Examining Maternal Obesity Effects On Oogenesis, Follicular Development, And Embryonic Myogenesis, 2016 University of Nebraska-Lincoln
Examining Maternal Obesity Effects On Oogenesis, Follicular Development, And Embryonic Myogenesis, Chris Lindeman, Jennifer Wood
UCARE Research Products
The CDC estimates that more than one-third of U.S. adults (approximately 78.6 million) are obese. Despite national efforts to combat this with diet and exercise, the number of obese adults and children continues to climb. It is critical to emphasize that obesity can lead to lifelong, chronic complications and health risks including hypertension, heart disease, and diabetes.
Diet and obesity also have important impacts on the reproductive health of female including the ability to become pregnant (fertility) and risk for complications during pregnancy. Furthermore, for women who do become pregnant, obesity can affect the development of the embryo ...
Making Sense Of Genomic Variation: Part 1 Snp Annotation, 2016 Yale University
Making Sense Of Genomic Variation: Part 1 Snp Annotation, Rolando Garcia-Milian
Development Of An In Vivo Rnai Protocol To Investigate Gene Function In The Filarial Nematode, Brugia Malayi, 2016 Iowa State University
Development Of An In Vivo Rnai Protocol To Investigate Gene Function In The Filarial Nematode, Brugia Malayi, Chuanzhe Song, Jack Gallup, Timothy Day, Lyric Bartholomay, Michael Kimber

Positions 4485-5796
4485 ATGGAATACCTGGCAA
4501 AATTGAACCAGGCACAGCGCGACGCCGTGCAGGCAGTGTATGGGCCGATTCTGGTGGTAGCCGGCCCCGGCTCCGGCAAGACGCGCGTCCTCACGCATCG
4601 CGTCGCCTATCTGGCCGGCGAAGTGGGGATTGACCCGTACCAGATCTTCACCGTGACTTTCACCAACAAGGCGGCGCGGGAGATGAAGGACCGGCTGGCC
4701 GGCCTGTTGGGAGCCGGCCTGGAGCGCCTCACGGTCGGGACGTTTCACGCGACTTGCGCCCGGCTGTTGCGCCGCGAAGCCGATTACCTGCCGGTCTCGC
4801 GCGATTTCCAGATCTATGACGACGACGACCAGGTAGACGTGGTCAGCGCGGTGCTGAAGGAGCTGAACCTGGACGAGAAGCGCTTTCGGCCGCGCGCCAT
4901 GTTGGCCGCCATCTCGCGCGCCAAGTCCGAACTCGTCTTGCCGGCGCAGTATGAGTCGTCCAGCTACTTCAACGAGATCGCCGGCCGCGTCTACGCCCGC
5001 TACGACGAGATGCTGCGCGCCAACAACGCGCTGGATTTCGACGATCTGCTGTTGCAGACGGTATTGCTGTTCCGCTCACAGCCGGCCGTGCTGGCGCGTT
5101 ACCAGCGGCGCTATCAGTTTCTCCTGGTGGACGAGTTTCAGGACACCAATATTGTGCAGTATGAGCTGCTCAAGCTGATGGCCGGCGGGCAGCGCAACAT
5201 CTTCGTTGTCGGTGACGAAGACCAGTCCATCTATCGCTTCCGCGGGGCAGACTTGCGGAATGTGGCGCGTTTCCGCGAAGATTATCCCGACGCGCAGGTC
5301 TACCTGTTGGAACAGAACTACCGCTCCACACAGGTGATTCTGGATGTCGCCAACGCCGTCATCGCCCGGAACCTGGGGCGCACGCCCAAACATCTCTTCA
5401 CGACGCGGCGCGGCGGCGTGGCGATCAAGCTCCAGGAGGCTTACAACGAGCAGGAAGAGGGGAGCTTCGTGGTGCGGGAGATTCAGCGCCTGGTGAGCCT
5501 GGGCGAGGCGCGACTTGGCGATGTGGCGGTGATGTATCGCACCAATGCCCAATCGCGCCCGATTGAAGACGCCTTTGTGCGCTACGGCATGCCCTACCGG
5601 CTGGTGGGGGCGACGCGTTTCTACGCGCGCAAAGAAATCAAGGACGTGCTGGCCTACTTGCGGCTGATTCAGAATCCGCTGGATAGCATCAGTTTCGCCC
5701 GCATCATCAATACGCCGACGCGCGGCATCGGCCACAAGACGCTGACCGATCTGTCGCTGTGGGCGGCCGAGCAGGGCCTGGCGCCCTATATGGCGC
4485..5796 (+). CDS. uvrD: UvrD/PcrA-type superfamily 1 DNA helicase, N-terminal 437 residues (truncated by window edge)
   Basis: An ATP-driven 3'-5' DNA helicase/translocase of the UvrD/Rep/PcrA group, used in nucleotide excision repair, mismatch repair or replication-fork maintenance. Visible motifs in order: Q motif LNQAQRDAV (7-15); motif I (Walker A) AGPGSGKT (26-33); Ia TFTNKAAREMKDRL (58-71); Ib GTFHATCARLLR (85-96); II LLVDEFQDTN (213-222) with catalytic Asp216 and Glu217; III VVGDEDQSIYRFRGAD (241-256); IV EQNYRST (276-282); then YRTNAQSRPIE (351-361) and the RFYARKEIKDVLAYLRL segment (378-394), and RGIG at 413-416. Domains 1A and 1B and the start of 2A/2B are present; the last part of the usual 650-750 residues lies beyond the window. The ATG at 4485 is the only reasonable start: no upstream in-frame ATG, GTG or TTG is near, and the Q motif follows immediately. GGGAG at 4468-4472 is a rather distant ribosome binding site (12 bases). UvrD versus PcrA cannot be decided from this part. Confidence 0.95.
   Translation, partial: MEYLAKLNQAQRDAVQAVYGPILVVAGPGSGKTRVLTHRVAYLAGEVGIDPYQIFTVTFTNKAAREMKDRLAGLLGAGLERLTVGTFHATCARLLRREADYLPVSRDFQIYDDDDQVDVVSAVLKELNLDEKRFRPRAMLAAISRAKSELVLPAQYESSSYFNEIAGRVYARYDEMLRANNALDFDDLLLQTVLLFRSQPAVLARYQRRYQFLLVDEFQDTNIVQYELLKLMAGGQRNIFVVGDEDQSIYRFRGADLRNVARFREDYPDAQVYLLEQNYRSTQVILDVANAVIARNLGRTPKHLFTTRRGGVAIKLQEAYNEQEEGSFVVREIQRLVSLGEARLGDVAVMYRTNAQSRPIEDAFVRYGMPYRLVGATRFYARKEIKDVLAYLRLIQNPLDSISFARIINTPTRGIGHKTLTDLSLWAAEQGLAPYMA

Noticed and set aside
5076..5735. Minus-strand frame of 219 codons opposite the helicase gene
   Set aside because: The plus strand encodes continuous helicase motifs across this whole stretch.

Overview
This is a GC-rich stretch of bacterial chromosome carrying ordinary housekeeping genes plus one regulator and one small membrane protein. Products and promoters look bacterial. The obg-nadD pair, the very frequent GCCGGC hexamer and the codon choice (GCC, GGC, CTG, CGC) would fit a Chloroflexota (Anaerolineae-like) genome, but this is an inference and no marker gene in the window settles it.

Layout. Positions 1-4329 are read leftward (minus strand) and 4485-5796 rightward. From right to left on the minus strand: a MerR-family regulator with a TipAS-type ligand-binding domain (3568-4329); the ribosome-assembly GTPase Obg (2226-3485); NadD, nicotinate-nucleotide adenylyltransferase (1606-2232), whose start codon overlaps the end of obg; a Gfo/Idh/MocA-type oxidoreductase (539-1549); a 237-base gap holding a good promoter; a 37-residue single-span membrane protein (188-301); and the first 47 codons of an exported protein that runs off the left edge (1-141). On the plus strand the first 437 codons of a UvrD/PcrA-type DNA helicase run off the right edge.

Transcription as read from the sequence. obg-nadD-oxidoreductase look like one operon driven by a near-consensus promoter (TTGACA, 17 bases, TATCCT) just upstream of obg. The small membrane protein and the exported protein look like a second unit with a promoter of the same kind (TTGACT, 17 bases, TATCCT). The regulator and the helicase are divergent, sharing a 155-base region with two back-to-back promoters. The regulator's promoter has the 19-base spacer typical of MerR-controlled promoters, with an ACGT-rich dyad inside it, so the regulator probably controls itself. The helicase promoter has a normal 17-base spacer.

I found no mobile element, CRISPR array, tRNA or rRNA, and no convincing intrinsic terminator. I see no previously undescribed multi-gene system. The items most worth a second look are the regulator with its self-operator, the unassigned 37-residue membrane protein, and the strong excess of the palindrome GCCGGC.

Our ability to control diseases caused by parasitic nematodes is constrained by a limited portfolio of effective drugs and a paucity of robust tools to investigate parasitic nematode biology. RNA interference (RNAi) is a reverse-genetics tool with great potential to identify novel drug targets and interrogate parasite gene function, but present RNAi protocols for parasitic nematodes, which remove the parasite from the host and execute RNAi in vitro, are unreliable and inconsistent. We have established an alternative in vivo RNAi protocol targeting the filarial nematode Brugia malayi as it develops in an intermediate host, the mosquito Aedes aegypti. Injection of ...
Bio-Piracy: Creating Proprietary Rights In Plant Genetic Resources, 2016 University of Nairobi
Bio-Piracy: Creating Proprietary Rights In Plant Genetic Resources, James O. Odek
Journal of Intellectual Property Law
No abstract provided.
Genetic Link Between Renal Birth Defects And Congenital Heart Disease, 2016 University of Massachusetts Medical School